Seoul Fashion Week: What Does Sheer Say About You?

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Published April 5, 2010

 

 

Designer Jain Song calls sheer black net “like a negative space, a non-material,” which might explain why there was so much of it during the recent Seoul Fashion Week. But Song finished her show with a floor-length black sheer dress layered over white boy-shorts, under gracefully geometric vest combining fringe and curved forms. “I just wanted to focus on this and not worry about the rest,” she says. “So, I chose a material that would seem to disappear.” Fur and leather, trends in Seoul, were conspicuously absent in Song’s show. And while Song doesn’t necessarily advocate an anti-fur viewpoint (although does use a lot of animal images, like the foxy familiar on her tee-shirts) many Stella McCartney faux-leather bags could be spotted in the front row at her catwalk show.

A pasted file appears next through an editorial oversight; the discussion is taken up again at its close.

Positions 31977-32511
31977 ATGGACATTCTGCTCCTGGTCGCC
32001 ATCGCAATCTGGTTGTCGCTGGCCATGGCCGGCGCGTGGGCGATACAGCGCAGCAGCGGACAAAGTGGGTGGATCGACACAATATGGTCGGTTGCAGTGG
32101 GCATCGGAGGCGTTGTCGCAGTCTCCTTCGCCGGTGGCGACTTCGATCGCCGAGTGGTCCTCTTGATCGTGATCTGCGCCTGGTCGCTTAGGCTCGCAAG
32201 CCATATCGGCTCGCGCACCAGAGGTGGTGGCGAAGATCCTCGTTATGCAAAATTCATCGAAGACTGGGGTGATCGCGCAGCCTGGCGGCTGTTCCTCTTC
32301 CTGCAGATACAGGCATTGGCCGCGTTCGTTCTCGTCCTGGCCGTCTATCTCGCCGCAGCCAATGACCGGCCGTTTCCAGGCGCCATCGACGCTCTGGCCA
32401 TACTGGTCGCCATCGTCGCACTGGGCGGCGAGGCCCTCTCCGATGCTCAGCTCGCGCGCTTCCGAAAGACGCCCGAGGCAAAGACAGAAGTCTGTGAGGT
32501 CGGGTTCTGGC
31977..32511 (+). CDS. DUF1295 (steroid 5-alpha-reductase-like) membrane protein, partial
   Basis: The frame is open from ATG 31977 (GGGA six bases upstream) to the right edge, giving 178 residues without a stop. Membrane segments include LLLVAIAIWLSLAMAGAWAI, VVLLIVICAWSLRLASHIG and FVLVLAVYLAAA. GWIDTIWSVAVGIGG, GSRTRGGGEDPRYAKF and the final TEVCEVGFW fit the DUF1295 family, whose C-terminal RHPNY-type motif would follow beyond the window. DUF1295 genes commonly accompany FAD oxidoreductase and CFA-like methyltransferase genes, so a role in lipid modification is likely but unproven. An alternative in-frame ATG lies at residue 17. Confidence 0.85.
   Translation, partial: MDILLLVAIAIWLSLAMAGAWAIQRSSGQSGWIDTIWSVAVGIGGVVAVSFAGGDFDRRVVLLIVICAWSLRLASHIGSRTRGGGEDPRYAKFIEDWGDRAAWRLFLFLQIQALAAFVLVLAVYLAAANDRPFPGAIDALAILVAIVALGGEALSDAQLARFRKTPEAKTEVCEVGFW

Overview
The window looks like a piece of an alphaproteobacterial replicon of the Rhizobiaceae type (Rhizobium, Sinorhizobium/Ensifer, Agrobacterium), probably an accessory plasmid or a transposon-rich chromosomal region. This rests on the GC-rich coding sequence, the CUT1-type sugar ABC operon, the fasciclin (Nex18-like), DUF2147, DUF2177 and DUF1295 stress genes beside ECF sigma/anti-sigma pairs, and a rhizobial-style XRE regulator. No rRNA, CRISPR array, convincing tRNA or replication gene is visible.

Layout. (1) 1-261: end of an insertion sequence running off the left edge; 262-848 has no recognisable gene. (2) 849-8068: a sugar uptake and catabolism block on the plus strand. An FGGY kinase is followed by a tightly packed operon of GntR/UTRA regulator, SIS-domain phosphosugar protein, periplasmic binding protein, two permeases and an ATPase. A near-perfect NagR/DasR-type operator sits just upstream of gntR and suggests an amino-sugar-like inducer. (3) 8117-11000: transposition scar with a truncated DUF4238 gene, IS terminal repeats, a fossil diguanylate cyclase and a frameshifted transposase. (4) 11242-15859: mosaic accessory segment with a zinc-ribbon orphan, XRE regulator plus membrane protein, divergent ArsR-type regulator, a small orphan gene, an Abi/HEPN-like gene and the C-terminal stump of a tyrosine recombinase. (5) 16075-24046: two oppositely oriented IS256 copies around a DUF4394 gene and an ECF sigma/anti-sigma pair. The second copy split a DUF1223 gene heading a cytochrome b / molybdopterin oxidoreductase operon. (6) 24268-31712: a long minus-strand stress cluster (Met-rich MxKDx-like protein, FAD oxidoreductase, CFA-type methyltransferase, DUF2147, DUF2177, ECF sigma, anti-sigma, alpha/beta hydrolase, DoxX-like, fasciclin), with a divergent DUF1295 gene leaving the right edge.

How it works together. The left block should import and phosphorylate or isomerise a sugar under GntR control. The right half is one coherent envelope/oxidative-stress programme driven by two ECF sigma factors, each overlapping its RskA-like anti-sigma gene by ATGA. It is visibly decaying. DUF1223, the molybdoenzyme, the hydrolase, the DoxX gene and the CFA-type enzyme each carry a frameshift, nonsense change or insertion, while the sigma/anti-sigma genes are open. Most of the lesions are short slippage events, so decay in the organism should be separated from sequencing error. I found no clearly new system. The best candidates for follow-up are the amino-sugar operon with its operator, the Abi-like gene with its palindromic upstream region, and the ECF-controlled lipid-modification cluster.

Song is one of the young designers including Troa’s Han Song and Hong Hyejin of Studio K who have inherited fashion genes from a designer mother. And like Hyejin and Ranji Yeoung of up-and-coming label The Centaur, Song studied art first, making sculpture in Seoul before training at Parsons. Yeoung attributes the trend for sheer as a reaction against Korean culture’s discomfort with candor. “There are always layers of meaning and people are very scared of direct statements,” she suggests. “Maybe, the trend for layers of sheer fabric is a response to the cultural reality.” For Song, by contrast, sheer’s inspiration is all aesthetic. “Negative space is a strong part of Asian art,” she says. “And for me, art is always my foundation.”